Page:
I 've just returned to Da Nang following a month in the American Midwest where I attended the 2007 FGC Quaker Gathering in River Falls, Wisconsin, as well as three weeks of workshops at the Twenty-First Annual Iowa Summer Writing Festival in Iowa City, Iowa. What follows are a few essays that I wrote during that wonderful month of July 2007.

I’ve come home to Iowa City. The little restaurants peppering the streets serve all my favorite foods, prepared just the way I like them. The quirky gift shops lining each block of the downtown commercial district offer items that suit my taste and my sense of humor to a tee. I can visualize my father walking home along the tree-shaded sidewalks in his grey fedora. On N. Gilbert Street stands a sturdy stone house with a brass plaque that proclaims it to be the Wentz House. My father’s name was Wentz, as was mine, before I married.
 But I’ve never been to Iowa City before. I grew up in a split-level home in the suburbs of Washington, D.C., surrounded by other split level homes and just-planted trees that cast very small shadows. My dad, who did wear a grey fedora, drove to work in an Oldsmobile. His name was Wentz only because he’d rejected the family name of Wasiewicz as being too ethnic and too cumbersome. Our family was still in Poland when the Iowa City Wentz House was built.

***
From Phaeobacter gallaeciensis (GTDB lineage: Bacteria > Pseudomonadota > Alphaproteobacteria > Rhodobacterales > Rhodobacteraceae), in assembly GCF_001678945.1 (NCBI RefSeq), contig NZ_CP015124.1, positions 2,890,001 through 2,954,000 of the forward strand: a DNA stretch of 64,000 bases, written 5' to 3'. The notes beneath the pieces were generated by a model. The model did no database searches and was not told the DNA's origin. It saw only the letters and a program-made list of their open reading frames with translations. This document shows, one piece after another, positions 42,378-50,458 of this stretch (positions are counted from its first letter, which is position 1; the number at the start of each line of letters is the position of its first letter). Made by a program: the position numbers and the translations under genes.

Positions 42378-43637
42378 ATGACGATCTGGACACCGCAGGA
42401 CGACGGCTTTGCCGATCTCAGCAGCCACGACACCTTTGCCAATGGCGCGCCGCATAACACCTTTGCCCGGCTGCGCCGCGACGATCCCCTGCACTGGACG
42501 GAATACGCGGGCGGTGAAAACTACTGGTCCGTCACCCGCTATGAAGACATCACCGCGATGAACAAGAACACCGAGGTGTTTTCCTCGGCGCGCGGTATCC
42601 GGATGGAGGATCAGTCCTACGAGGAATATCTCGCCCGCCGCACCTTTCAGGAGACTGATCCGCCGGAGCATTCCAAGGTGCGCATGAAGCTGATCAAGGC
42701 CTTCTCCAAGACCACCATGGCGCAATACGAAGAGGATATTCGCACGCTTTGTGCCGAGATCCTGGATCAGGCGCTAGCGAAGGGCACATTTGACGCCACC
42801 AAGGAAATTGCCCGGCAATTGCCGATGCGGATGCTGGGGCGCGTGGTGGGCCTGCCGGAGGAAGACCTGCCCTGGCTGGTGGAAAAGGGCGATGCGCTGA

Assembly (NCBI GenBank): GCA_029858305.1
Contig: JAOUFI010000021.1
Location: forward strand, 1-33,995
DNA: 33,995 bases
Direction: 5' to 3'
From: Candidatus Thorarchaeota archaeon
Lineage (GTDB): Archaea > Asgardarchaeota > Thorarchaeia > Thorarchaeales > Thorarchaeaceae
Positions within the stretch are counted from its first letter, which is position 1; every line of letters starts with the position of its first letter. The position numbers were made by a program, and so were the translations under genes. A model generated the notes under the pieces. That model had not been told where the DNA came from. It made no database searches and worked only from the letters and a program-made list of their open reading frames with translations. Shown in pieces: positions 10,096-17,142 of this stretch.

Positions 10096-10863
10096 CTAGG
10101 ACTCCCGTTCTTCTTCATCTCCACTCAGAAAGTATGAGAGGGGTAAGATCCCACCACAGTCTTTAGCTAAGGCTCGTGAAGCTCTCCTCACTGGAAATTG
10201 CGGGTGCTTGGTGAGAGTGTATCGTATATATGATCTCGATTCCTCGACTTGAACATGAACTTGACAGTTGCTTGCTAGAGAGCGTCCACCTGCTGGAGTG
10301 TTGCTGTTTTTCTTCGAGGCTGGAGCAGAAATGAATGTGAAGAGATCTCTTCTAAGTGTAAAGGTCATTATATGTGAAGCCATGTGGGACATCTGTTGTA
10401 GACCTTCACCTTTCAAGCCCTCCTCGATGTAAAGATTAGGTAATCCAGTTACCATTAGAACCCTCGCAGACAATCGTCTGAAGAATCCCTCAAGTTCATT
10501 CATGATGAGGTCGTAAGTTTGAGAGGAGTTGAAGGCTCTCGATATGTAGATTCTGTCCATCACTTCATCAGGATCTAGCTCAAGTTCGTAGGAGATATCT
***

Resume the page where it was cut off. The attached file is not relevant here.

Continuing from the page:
I felt that same sense of homecoming when my husband and I moved to a little farm in the Shenandoah Valley. It reminded me of the family farm described in my first grade reader. I'd always envied John, Jean and Judy their trips to their grandparents’ home to visit with the pony and the geese and the cows. That’s the way life should be, I thought. My grandparents lived in Jersey City.

I’m a sucker for historical recreations and spent my college years in Williamsburg, Virginia, at the College of William and Mary. When the academics got too intense I would nip over to Colonial Williamsburg and hang out in an herb garden and watch the sheep in a nearby pasture. But places like Colonial Williamsburg are scrubbed-up, Disneyland versions of history. In colonial times, the cobblestones were covered with a thick layer of horse manure. And if the historic smells of a whaling port like Mystic, Connecticut, were recreated, I’m sure it would dampen the tourist trade. We see only the elegant, bleached bones of history, like pure white Greek statues that bear no trace of their original garishly painted surfaces.

I live now in Da Nang, Vietnam, a vital city with a population of one million. Bus loads of tourists pass my home daily, heading for the near-by tourist town of Hoi An. Hoi An is full of shops that offer “traditional crafts” like wood and stone statuary, silk embroidery, and lacquer-ware wall installations. You won’t find any of these in a Vietnamese home. If my Vietnamese friends had that kind of disposable income, they’d buy a used computer, complete with pirated software. Their parents would have bought an electric fan or a television.

We long for a history that never existed.